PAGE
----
Dear Haidar Eid, author of ‘Open Letter from Palestine to Miss South Africa”

Dear Haidar Eid,

We don’t know each other. I only know that your name is Haider Eid and just heard of your name this month, when your letter written in response to Miss South Africa’s attendance at the Miss Universe pageant held at the Port of Eilat, on the Southern Negev desert and Red Sea, appeared on social media.

I understand the area was once named Umm Al-Rashrash, and designated as part of the Jewish state in the 1947 UN Partition Plan, and at the time, apparently ‘consisted of one or two police huts’, and was formally granted to Israel in the 1949 Armistice Agreements.

You claim the area was ‘ethnically-cleansed’ and the result is an ‘apartheid state’, and that you, at the very outset, are somehow an expert on the subject of apartheid, since you “spent six years in South Africa” where you apparently received a “Ph.D. degree and even citizenship”.

If indeed you have doctoral qualifications on the subject, (or are reading for a Ph.d ) then you will understand that not one Palestinian was arraigned by the apartheid state on treason charges, and that Jews, including Zionists, overwhelmingly contributed to the struggle for freedom. The fate for example of Arthur Goldreich, one of the 13 Jewish treason trialists in 1956 is illustrative of the diverse cross-section of Jews who were imprisoned for their belief that ‘all humans are created equal’.

As a humble dissident with merely an undergraduate degree conferred by the UCT Centre for African Studies (see below), I find absolutely no evidence of any tangible support for the struggle within South Africa from either the PLO/Fatah or Hamas, but rather observe that Nelson Mandela was very much a supporter of self-determination for both parties to the conflict. It was Mandela who explained his position on the Ted Koppel show:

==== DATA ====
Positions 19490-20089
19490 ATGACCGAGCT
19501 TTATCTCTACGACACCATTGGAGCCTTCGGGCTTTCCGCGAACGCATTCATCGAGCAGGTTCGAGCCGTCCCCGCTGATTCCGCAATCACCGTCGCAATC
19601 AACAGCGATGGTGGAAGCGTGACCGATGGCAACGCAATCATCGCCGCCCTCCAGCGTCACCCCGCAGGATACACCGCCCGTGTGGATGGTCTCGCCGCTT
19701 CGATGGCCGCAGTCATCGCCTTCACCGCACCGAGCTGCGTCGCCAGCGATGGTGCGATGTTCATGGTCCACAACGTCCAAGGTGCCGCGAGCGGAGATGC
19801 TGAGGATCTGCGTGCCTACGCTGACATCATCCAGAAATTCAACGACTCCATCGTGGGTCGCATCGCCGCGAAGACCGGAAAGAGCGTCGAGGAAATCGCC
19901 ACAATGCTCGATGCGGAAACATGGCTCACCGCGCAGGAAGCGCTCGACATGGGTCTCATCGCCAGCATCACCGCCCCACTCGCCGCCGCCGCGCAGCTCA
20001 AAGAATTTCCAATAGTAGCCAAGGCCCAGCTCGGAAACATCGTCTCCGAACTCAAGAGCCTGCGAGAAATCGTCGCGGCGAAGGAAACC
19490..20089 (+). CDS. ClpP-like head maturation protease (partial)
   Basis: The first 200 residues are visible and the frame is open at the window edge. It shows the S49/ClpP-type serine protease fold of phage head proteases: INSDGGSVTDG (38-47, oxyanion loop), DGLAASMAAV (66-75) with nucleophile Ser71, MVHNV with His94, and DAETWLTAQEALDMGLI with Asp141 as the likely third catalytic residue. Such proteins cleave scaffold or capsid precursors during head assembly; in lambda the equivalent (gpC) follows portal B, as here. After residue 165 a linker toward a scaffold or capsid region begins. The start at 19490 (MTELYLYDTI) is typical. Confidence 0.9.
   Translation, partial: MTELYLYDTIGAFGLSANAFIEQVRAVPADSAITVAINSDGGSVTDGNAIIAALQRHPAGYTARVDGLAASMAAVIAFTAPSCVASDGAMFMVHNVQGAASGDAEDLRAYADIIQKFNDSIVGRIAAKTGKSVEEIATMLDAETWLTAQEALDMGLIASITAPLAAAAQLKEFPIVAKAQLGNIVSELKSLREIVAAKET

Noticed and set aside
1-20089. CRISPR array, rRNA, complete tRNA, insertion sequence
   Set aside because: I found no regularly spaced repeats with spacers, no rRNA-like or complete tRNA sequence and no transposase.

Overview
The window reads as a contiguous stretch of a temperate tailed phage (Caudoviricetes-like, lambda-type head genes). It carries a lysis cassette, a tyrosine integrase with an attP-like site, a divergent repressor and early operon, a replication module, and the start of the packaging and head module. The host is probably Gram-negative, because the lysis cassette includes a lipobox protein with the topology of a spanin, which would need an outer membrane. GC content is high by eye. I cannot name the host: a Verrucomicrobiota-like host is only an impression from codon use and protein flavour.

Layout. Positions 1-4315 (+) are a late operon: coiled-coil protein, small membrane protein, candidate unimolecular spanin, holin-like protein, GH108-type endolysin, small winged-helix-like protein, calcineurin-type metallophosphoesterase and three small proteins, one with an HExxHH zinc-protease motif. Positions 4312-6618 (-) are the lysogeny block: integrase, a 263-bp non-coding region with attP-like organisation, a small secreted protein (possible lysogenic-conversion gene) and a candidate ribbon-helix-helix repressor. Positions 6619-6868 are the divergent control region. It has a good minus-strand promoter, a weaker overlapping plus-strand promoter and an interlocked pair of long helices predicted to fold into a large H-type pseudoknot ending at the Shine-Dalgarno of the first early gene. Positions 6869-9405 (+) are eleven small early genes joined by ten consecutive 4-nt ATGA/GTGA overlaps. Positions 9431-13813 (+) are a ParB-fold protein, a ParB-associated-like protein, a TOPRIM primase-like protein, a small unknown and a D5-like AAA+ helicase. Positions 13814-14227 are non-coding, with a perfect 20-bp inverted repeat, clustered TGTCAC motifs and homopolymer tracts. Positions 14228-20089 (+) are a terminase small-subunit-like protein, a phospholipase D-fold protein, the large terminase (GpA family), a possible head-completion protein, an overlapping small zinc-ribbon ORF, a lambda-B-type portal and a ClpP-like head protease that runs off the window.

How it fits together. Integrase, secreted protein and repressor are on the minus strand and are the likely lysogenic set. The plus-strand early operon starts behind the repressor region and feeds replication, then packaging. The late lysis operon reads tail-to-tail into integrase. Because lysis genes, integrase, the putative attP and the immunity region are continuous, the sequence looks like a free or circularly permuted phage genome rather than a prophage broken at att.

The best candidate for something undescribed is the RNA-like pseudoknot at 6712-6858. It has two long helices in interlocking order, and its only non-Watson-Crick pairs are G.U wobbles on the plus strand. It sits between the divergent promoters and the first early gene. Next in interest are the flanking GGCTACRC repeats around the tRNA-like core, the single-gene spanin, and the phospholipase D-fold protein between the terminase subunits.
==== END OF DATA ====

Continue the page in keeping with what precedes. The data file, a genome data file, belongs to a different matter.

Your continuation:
“We identify with the PLO because just like ourselves, they are fighting for the right of self-determination. I went further however to say, that the support for Yasser Arafat and his struggle does not mean that the ANC has ever doubted the right of Israel to exist as a state, legally. We have stood quite openly and firmly for the right of that state to exist within secure borders.”

Far from delaying liberation from the racist regime as you suggest, I believe Mandela meant that South Africa’s unique expression of human rights and freedom as enshrined in the Freedom Charter and our constitution, would invariably be delayed by the failure of Israel and Palestine to come to a similar accord, and that it was incumbent upon our country to do everything possible to assist the resulting peace settlement?

I therefore challenge you as a Gazan, to meet the liberal values of our constitution, or to provide at very least, a similar Freedom Charter including support for women rights and LGBTIQ+ rights in your future Palestinian State?

You claim to “live in the Gaza concentration camp which has been under a medieval siege imposed by apartheid Israel since 2007.”

There is no conclusive definition of the use of apartheid in this context as anything more than an analogy — a highly flawed UN Economic and Social Commission for Western Asia (ESCWA) report for instance, examining the policies of Israel within the context of apartheid was withdrawn by UN Secretary-general Guterres in 2017, while the Goldstone report was similarly retracted in part. You as an ‘associate professor of literature’, should know the term ‘concentration camp’ is ordinarily applied to emergency measures to keep civilians concentrated inside a designated area within national borders, not outside national borders.

Since the UN refuses to recognise Gaza as anything more than an extension of Israeli territory, despite its disengagement and withdrawal in 2005, I can understand why you may be less than academic in your use of the definition, and are surely upset at being used as a pawn in an obvious power-play over territory claimed for the future ‘State of Palestine’?

Be that as it may, the fact remains that you still share a border with Egypt, a country which you ignore, perhaps due to its peace treaty with Israel? Gaza, though denied access to Israel proper, is not surrounded by the Jewish state in anything resembling a “medieval siege”. In this sense your siege is metaphorical, rather than literal, in the same way your use of the term apartheid, is merely analogous, and not substantive.